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'Broken Earth Day': Connecting Climate Change to Wild Weather

-Common Dreams staff

In New Mexico, firefighters stand in the remains of the Santa Fe Forest, which was burned last summer during the state’s worst wildfire in history. In Pakistan, a group of women hold dots in front of the makeshift shelter that became their home after the devastating floods in 2010 that displaced over 20 million people. In Lebanon, over 1,000 students made their dots the wheels of a giant bicycle to protest air pollution and request more bike-lanes to combat the problem. And in Vermont, citizens unfurl a “dot” banner at the site of a covered bridge that was swept away in the devastating flooding brought on by Hurricane Irene last August.

People in the Mad River Valley have felt the first-hand impacts of increasingly intense storms and increasingly heavy rainfall. (photo: 350.org) What do these seemingly disparate acts by people who live thousands of miles from one another have in common?  According to the environmental group 350.org -- everything. And the images of these actions are part of a larger campaign organized to "connect the dots" between climate change extreme weather worldwide. 

“We just celebrated Earth Day. May 5 is more like Broken Earth Day, a worldwide witness to the destruction global warming is already causing,” said Bill McKibben, the founder of 350.org, the global climate campaign that is coordinating the events. “People everywhere are saying the same thing: our tragedy is not some isolated trauma, it’s part of a pattern.”

So, over the next 24 hours, climbers will unveil giant dots on melting glaciers, divers will carry dots underwater to bleached coral reefs, and hi-res photos and videos from all over the world will stream into the ClimateDots.org website that is serving as a virtual hub for Climate Impacts Day. "There will be at least 1,200 actions in more than 100 countries," said Jamie Henn, communications director for 350.org, in an interview with Inter Press Service's Stephen Leahy. "Recent opinion surveys show the more than 60 percent of the U.S. public are connecting extreme weather to climate change."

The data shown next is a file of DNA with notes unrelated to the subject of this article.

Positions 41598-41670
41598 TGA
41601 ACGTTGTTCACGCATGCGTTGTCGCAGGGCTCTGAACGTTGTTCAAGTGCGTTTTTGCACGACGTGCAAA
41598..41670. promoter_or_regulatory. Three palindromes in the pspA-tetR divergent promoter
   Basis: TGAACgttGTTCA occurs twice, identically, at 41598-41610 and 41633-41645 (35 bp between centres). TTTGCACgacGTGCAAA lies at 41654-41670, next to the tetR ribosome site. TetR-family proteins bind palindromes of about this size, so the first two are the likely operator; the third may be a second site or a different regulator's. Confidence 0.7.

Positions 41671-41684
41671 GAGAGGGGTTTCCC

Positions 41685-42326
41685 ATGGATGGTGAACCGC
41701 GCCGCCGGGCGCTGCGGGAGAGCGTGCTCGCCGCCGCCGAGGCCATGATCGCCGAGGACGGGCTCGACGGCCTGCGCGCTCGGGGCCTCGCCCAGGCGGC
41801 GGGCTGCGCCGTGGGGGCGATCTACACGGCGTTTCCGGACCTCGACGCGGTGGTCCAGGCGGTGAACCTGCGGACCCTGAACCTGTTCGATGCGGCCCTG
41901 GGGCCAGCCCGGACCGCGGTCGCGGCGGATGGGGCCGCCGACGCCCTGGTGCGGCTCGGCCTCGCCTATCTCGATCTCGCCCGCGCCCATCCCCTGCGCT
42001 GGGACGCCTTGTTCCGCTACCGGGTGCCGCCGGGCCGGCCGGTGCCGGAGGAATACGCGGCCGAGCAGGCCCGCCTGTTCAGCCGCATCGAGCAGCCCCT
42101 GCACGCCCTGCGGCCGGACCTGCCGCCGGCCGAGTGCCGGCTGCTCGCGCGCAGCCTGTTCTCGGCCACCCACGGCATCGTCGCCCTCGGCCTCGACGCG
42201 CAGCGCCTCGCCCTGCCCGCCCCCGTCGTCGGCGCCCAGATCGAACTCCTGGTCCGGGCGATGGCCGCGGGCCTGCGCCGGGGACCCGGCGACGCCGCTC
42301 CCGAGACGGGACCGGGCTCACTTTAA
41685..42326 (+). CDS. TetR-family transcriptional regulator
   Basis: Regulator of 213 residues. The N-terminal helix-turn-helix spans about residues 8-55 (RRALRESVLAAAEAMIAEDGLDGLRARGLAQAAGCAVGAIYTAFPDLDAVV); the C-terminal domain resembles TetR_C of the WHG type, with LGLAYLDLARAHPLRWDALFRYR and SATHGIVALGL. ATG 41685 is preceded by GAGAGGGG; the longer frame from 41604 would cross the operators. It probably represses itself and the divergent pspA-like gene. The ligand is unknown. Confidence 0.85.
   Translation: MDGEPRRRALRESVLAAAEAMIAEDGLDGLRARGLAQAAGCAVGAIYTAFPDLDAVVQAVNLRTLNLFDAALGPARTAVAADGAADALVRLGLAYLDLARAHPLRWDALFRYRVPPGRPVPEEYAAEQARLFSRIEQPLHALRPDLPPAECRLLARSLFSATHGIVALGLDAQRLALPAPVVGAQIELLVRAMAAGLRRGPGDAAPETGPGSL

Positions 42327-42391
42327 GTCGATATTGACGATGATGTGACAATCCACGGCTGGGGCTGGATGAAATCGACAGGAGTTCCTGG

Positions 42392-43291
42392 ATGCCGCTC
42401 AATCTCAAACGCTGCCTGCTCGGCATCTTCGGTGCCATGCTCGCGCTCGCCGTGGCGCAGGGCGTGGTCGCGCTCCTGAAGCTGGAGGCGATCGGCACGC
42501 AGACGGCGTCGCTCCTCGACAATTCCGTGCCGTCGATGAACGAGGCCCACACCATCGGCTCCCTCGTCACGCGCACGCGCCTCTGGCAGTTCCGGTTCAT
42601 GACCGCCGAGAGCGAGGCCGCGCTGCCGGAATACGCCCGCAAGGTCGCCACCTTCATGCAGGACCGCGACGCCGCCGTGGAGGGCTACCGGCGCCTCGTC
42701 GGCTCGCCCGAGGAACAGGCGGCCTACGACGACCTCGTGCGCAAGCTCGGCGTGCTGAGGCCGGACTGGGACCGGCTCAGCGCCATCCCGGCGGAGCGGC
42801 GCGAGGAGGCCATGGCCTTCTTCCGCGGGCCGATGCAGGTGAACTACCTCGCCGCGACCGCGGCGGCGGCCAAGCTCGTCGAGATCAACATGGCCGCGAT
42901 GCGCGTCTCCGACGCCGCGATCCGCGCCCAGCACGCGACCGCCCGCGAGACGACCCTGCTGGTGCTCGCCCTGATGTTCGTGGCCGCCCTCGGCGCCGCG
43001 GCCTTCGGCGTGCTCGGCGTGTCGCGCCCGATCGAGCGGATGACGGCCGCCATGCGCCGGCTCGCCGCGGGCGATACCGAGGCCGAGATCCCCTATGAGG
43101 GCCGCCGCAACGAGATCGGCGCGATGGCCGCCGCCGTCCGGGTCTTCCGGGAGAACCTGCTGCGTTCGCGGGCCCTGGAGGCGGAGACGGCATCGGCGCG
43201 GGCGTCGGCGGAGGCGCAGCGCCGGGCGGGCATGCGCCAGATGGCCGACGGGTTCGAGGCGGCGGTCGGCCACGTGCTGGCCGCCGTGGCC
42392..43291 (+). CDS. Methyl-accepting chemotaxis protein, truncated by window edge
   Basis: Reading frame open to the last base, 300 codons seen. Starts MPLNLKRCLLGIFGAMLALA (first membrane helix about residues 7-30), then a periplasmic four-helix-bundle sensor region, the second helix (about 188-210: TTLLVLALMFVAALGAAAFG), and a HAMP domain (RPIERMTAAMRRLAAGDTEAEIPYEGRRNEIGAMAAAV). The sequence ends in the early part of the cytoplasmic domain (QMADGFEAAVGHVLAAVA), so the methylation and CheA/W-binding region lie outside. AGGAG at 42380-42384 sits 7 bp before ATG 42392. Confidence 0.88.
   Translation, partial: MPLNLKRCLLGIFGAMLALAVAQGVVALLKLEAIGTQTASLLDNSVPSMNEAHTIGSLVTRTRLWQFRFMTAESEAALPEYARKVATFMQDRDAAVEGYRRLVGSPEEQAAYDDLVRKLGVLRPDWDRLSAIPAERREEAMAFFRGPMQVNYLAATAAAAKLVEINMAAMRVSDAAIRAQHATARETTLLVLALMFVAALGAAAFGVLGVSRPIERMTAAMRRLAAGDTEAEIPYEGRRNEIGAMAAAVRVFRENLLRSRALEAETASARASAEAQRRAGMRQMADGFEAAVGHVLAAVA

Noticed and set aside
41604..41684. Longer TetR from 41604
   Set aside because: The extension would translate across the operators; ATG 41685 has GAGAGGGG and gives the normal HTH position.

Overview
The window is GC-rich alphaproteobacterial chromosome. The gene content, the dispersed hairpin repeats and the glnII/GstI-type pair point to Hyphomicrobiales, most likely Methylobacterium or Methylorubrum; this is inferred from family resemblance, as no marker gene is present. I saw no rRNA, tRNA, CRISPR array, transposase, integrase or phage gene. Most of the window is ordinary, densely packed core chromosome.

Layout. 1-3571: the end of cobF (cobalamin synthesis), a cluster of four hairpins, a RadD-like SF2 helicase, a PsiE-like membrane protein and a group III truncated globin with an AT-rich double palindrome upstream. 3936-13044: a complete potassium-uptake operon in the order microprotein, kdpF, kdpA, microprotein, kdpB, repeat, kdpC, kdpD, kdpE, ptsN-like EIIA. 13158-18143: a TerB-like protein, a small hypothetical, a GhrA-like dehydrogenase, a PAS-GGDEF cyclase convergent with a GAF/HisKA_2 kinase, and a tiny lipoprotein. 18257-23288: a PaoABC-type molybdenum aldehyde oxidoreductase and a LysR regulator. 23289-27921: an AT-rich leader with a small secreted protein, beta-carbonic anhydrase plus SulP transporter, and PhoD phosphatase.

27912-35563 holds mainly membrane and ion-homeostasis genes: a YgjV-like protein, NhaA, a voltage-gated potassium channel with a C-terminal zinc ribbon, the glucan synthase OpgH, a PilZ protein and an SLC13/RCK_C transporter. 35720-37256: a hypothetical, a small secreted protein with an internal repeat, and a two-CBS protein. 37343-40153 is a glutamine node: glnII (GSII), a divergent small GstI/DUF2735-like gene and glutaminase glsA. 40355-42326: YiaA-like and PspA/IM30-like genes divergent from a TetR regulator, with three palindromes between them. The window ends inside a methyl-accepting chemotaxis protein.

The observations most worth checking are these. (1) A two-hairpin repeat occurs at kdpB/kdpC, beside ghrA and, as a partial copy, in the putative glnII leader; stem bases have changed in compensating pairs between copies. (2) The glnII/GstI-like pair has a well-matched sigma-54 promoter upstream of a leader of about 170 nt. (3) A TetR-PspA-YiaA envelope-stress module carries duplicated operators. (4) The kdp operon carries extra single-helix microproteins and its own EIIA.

That is a reference to a recent poll conducted by Yale University which found that nearly seven in ten Americans now believe that “global warming is affecting the weather.” Yale's Anthony A. Leiserowitz, one of the researchers who commissioned the new poll, told the New York Times recently that, “Most people in the country are looking at everything that’s happened; it just seems to be one disaster after another after another[...] People are starting to connect the dots.”

"It’s no surprise," writes NRDC's Theo Spencer of those findings. "When you see massive snow storms on Halloween in the Northeast that left hundreds of thousands without power for many days, persistent drought in the Southeast and Southwest…the list goes on. All in all there were a record 14 weather events last year that caused more than $1 billion in damage."

350.org and its allies hope that their latest global day of action will draw attention to the perilous path the planet is on, but McKibben is under no illusions that the mainstream press will pay much attention. "So here’s a prediction," he wrote this week for TomDispatch.com -- "Next Sunday, no matter how big and beautiful the demonstrations may be that we’re mounting across the world, “Face the Nation” and “Meet the Press” won’t be connecting the dots. They’ll be gassing along about Newt Gingrich’s retirement from the presidential race or Mitt Romney’s coming nomination, and many of the commercials will come from oil companies lying about their environmental efforts. If we’re going to tell this story -- and it’s the most important story of our time -- we’re going to have to tell it ourselves."

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Les Cayes, Haiti

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Event Highlights

Africa

  • On the outskirts of Bujumbura, Burundi, students will gather with victims of recent flooding in the village of Gatumba that destroyed over 500 homes this March.
  • In Northeastern Kenya, representatives from three districts will gather in Garissa to highlight how the ongoing drought in Eastern Africa has impoverished their communities and threatened their survival. `
  • In Dakar, Senegal, students will hold dots on the beach to highlight the threat of sea level rise and storm surges to their city.
  • In the Seychelles, people are organizing a moonlight “mutia,” a traditional dance that is often used as social protest, to lament the impacts of rising seas on their islands.
  • In Contonou, Benin, organizers will host a panel discussion on the failure of rich countries to provide appropriate climate financing for adaptation and mitigation efforts and point to a number of innovative sources of financing.
  • In Livingston, Zambia, a local drama group is hosting a play to educate the community about the impacts of climate change and local solutions.
  • In Mzuzu, Malawi, the Northern Youth Network will march through the city with posters showing how young people were affected by flooding in the Karonga District.
  • In Lome, Togo, the Young Greens Togo organization will host a climate dot event focused on the problem of erosion caused by increased rainfall and flooding.

Pacific

  • In Palau, organizers will hold dots in taro patches that suffered from saltwater inundation and at coral reefs that are suffering from the warming and acidification of the oceans.
  • In Majuro Atoll, Marshall Islands, 350.org supporters will be amongst those first to see the sunrise on May 5 and greet the new day with large dots held to the sky. Another team will dive underwater to dying coral reefs to take a photo with a banner that reads, “Connect the Dots: Your Carbon Emissions are Killing our Coral.”
  • In Nauru, citizens will hang a giant dot banner on the island’s desalination plant to represent how the community struggles to generate enough water during an increasing number of droughts.